Paris (AFP) - World athletics' ruling body the IAAF on Saturday condemned as 'naive' the two blood experts at the centre of mass doping allegations.
Australian scientists Michael Ashenden and Robin Parisotto have claimed hundreds of athletes had returned "suspicious" doping test results.
Their allegation was based on the examination of a leaked database provided to them by Britain's Sunday Times newspaper and German broadcaster ARD containing more than 12,000 blood tests from 5,000 athletes between 2001 and 2012.
This week the IAAF robustly denied any negligence in its testing procedure in an affair that has marred the build-up to this month's world championships in Beijing.
And in their latest defence world athletics' rulers accused Ashenden and Parisotto of arriving at "seriously incorrect assertions".
"Of most concern to us is that the two scientists continue to defend their statements that the IAAF did nothing to act on "suspicious profiles".
"And that the scientists also continue to believe that they were in a position to make this analysis based on their background and involvement in a number of Athlete Biological Passport (ABP) cases related to the sport of athletics," the IAAF contended.
According to the IAAF, Ashenden and Parisotto "also conveniently ignore the fact that more than 60 athletes have been sanctioned on the basis of abnormal blood values collected after 2009."
And the organisation added: "The two scientists were not, and still are not, in a position to know which cases have been sent to the independent panel for review, nor to know which cases are currently under review or under appeal.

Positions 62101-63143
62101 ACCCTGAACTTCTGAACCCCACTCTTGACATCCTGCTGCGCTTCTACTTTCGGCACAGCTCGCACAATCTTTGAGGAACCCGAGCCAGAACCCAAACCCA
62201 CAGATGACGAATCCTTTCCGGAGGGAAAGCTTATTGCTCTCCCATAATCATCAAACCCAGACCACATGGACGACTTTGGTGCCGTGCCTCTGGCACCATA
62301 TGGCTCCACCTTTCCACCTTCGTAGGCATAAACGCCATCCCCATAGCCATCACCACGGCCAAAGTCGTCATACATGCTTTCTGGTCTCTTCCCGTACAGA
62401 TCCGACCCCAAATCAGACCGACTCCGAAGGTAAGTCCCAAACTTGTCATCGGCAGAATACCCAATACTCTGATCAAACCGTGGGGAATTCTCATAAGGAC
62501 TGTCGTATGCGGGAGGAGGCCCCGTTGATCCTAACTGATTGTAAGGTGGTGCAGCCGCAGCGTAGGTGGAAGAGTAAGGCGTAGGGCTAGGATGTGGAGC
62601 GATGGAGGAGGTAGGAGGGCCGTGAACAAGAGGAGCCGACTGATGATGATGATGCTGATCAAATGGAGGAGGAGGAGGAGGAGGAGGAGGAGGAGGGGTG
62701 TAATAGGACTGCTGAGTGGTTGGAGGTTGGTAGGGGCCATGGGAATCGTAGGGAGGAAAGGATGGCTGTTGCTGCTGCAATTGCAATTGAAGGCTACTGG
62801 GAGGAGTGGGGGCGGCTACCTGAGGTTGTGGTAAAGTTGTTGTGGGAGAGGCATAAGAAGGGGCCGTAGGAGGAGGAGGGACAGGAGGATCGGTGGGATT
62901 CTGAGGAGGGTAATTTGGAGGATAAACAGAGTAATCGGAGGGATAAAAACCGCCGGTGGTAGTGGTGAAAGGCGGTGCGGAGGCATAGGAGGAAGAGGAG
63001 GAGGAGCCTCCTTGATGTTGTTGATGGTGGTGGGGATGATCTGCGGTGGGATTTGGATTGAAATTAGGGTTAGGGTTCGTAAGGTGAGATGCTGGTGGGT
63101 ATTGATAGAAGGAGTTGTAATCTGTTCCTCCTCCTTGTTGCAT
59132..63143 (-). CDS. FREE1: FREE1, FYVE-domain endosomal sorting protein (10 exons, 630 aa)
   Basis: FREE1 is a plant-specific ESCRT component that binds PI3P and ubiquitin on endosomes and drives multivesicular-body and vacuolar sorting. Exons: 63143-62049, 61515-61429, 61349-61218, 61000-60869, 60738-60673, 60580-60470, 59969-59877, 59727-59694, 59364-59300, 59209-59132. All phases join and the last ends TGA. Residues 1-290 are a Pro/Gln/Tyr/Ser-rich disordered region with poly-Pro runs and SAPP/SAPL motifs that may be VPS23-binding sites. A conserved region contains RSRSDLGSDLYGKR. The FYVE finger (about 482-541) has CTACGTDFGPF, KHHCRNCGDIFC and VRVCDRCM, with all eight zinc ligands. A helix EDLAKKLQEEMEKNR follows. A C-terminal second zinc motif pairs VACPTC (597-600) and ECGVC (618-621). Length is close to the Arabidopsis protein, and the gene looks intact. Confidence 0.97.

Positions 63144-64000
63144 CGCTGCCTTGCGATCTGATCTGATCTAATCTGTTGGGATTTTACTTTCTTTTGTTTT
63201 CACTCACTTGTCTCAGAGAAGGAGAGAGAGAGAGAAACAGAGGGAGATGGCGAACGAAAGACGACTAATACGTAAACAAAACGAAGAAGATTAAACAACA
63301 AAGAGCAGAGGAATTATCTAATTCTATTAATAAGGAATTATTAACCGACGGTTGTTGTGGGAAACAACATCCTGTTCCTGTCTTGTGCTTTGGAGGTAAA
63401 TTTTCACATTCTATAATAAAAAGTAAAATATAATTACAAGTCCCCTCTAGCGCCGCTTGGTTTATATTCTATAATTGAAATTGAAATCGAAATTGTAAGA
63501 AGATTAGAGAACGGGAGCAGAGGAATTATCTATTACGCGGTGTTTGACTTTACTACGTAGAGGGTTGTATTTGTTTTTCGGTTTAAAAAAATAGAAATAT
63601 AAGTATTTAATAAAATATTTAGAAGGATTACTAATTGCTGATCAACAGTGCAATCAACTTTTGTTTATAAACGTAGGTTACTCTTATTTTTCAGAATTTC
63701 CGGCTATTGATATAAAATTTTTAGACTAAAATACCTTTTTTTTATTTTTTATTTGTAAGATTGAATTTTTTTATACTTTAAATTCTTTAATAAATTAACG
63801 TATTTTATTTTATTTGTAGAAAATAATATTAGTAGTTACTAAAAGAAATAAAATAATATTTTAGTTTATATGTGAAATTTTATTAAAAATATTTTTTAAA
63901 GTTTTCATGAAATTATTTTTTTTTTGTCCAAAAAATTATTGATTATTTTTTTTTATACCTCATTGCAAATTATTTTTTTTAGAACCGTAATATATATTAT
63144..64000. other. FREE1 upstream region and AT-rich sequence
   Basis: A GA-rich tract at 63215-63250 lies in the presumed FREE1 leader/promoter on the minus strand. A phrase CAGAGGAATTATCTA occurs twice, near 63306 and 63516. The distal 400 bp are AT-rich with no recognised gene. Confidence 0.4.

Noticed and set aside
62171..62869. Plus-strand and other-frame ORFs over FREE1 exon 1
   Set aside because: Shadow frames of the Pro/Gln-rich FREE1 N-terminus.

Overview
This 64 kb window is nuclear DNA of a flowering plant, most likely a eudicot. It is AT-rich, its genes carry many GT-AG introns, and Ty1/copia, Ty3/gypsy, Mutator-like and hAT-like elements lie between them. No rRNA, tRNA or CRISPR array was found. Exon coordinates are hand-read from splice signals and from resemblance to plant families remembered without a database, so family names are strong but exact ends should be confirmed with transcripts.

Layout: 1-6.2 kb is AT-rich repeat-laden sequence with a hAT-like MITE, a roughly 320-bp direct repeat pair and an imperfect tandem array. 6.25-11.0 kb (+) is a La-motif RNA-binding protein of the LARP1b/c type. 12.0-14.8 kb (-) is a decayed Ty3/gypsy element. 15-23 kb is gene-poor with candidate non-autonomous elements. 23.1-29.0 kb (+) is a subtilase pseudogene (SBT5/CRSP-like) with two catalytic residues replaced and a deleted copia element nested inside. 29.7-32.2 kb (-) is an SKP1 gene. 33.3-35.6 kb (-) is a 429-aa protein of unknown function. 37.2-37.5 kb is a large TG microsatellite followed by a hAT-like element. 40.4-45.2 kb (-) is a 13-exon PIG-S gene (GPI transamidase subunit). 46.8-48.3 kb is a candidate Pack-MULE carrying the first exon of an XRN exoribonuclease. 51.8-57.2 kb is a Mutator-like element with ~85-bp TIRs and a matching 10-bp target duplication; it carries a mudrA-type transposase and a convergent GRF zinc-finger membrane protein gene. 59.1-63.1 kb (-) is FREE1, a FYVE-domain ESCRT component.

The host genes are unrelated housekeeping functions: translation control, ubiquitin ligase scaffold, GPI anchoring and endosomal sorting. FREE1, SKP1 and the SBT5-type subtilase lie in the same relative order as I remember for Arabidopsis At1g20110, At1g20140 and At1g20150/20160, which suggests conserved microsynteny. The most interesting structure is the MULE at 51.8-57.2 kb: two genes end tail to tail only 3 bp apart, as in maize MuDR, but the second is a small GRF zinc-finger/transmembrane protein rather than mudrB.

"More importantly, they do not have access to the IAAF testing records and are therefore not able to know whether proper testing follow-up was conducted by the IAAF.
"On this basis, how can these experts claim that no action was taken by the IAAF without checking which athletes were sanctioned, and without any possible access to the IAAF's extensive out-of-competition targeted testing information?"
The IAAF "condemn the fact that two experienced scientists were naive enough to place themselves in a situation where their analysis of incomplete data is being used against athletes in the public domain."
- 'IAAF criticised unfairly' -
It called for the two men to supply the World Anti-Doping Agency (WADA) with any evidence they have of doping.
"If they do not have evidence, then we urge that they refrain from making assertions of wrong-doing."
Later, Arne Ljungqvist, a former kingpin in the Olympic's fight against doping cheats, gave his full support to the IAAF's efforts to root out dopers.
"The IAAF has historically been at the forefront of all important developments in the fight against doping and has always taken its responsibilities seriously when it comes to catching cheats and protecting the integrity of its sport,? said Ljungqvist.
"The IAAF did more than others, before the others, but is now criticized by people, who have no insight into the work of IAAF, for not having done enough," added the chairman of the IOC's medical commission between 2003-2014.
Saturday's latest interventions in the debate follows Friday's WADA announcement of "an urgent" probe into suggestions of widespread cheating.
This week, IAAF presidential candidate Sebastien Coe called the allegations "a declaration of war" on the sport.
Both Russia and Kenya, singled out in the ARD documentary for a particularly poor record, have also questioned the allegations of cheating in athletics.